Here comes the RPO train, whoo hoo, making another stop in Bishop Arts!

When we last visited those intrepid neighbors in Bishop Arts, they were just getting over the shock of losing their first Resident Parking Only zone. After weeks of pressure by Gloria's Jose Fuentes, the Oak Cliff Chamber and bitchy emails by David Spence (who claimed RPO was a racist, flood-causing freak of nature that had to be killed off), and with some assistance from Council Member Delia Jasso, the signs on 300 W. Nealy were unceremoniously removed by the City.

It's not a surprise at all. Kerry Elder, who is in charge of RPO installations, wimped out under the pressure of business owners thinking their customers have first dibs on residential parking spaces. He even admitted to one resident the media attention on RPO all over Dallas was making his job a little more difficult. Instead of going out to neighborhoods and promoting RPO as a way to save a street from crime, trash and noise, he's actively blocking every RPO application until the residents roll over and die.

What Elder did not expect was a well-organized and well-managed end-run around his desk right to the top of the department. In a meeting a last month between the leaders of Kidd Springs NA and Transportation Department leadership (people above the political fray level) it was clear that caving in to complaints from the business people who were worried about losing free parking spaces for their customers (their motto: Screw the residents, who cares about them?) was not going to happen anymore. The memos and claims that preceeded the meeting was so intense that it opened with a set of breathing exercises in order to calm everyone's inner parking space

Sources tell BD when Elder said in the meeting he was getting calls from Fuentes' attorney complaining about RPO, a boss two levels up told him (not sic)...

The next time that lawyer calls, tell him to call the City Attorney. Your job is not to listen to the lawyer, your job is to listen to the people who live on the street and make sure the RPO meets all the requirements. Period.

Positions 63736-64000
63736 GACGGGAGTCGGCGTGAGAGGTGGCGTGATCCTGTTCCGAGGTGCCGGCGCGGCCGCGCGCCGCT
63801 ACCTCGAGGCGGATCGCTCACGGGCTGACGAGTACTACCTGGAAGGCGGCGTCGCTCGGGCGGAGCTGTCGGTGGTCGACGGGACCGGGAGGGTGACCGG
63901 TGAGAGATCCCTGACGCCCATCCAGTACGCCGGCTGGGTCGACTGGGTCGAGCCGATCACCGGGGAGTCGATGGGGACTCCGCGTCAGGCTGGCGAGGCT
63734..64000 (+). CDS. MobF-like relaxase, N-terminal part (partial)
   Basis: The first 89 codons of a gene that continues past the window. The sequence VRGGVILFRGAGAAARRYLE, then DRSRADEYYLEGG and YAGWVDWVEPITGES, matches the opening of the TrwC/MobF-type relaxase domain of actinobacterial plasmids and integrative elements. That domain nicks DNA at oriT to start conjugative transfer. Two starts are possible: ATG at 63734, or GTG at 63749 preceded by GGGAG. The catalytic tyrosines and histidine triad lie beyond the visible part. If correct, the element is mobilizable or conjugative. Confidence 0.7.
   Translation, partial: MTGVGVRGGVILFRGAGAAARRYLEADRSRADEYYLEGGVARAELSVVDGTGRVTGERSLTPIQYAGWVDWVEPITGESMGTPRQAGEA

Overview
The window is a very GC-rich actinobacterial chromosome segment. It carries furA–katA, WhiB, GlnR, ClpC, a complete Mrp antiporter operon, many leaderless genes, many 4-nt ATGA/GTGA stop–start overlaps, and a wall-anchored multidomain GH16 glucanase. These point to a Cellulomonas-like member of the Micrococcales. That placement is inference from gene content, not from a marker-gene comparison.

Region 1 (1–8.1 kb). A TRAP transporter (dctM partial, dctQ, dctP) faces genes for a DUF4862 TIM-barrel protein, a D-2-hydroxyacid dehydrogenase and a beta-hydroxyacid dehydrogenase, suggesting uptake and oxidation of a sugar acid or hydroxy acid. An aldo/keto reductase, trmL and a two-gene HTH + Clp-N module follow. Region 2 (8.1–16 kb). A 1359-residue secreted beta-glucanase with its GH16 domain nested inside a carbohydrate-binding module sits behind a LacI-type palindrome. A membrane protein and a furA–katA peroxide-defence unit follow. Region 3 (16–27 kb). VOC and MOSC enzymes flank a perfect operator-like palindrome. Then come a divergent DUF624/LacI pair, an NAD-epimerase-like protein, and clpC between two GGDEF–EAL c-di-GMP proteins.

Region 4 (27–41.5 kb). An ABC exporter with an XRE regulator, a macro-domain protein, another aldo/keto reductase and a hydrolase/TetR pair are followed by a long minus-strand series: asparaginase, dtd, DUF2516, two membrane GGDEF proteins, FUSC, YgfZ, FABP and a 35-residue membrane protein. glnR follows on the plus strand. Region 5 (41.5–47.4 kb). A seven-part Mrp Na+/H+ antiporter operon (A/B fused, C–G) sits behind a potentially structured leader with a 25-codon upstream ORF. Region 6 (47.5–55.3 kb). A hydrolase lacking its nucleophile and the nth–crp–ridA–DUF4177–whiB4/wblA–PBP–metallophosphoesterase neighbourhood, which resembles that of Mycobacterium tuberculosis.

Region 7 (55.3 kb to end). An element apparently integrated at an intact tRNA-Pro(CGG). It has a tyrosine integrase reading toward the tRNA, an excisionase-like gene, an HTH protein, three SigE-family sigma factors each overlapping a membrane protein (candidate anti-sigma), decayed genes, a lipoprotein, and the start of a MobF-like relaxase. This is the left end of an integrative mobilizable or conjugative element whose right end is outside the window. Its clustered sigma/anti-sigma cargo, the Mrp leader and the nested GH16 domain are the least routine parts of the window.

Elder was tongue-tied as he tried to explain why he revoked the first RPO (cough - Fuentes' lawyer - cough), was not going to issue another one in process (cough spit), and was using tons of stalling tactics to stop a third (hack cough spit up blood). That did not sit well with the manager, who cut him off quickly. The revoked RPO is under review, but since the reasons for revoking it and disapproving the next one were the same reasons used - without any success - to stop the just-installed RPO on the 5700 block of Vickery Blvd, they should be approved soon.

Which brings us to the third RPO application in the Bishop Arts area in less than six months. According to the neighbors on the street filing for the RPO, Elder was constantly moving the target for the resident who was collecting the petitions. One day it was not enough signatures (but don't ask how many, cuz we don't know), then it was not enough signatures for both sides of the street, and of course, how to deal with bars losing parking spaces for their customers. You get the idea.

That's when the NA folks said, Enough, we'll take care of this. So that Saturday, a few NA leaders (with BD helping on the paperwork) were out on the street collecting more signatures, verifying the property maps, and making sure all the I's were dotted and the T's were crossed. The petitions, signed by 95% of the residents and property owners, were filed a few days later. Elder approved the RPO zone with only a little bit of whimpering. It took another month for the signs to be installed, but they were finally posted on Thursday afternoon.

Before BD reveals the street, look at this photo. Here we are on a Friday at noon and there are already orange cones standing on many of the parking spaces. These people value their parking spaces and don't want bar/restaurant people parking in them. They are working class people, many working shifts and they have no problem running your ass over if it is in their parking space. Kinda reminded BD of snow days in Philadelphia, when neighbors would put shopping carts in freshly shoveled parking spaces to claim ownership. BD's been on this street a number of times - no matter the day or hour, those cones are always out on the street. Yes, it's that bad.

It's important to note the presence of a large bar (yeah, it serves food, but really folks, it's a bar) on the corner at the end of the block (past the white truck). For months, they have a big noisy band playing every Friday and Saturday evening until closing time. No matter how many times the neighbors have called the police, they would not come out and cite the bar for noise violations. That bad attitude changed after the NA folks gave her a lesson in how to get attention at the DPD substation (reach down, grab, do not let go, repeat). Hopefully the noise citations will start being written hot and heavy very soon.

Now to reveal the newest RPO.

Allow BD to introduce RPO Zone #35, which protects both sides of the 600 block of North Madison Avenue, between Davis Boulevard and Neely Avenues. The restrictions are in force between 6pm and 2am Thursday, Friday and Saturday evenings. That will probably change in a few months as more RPO zones are added (BD knows of several petitions in process as we speak). Like Lowest Greenville, the RPO at the center of the hurricane generates more RPO on the fringes.


View Larger Map
By Avi S. Adelman under Neighborhoods , Safe streets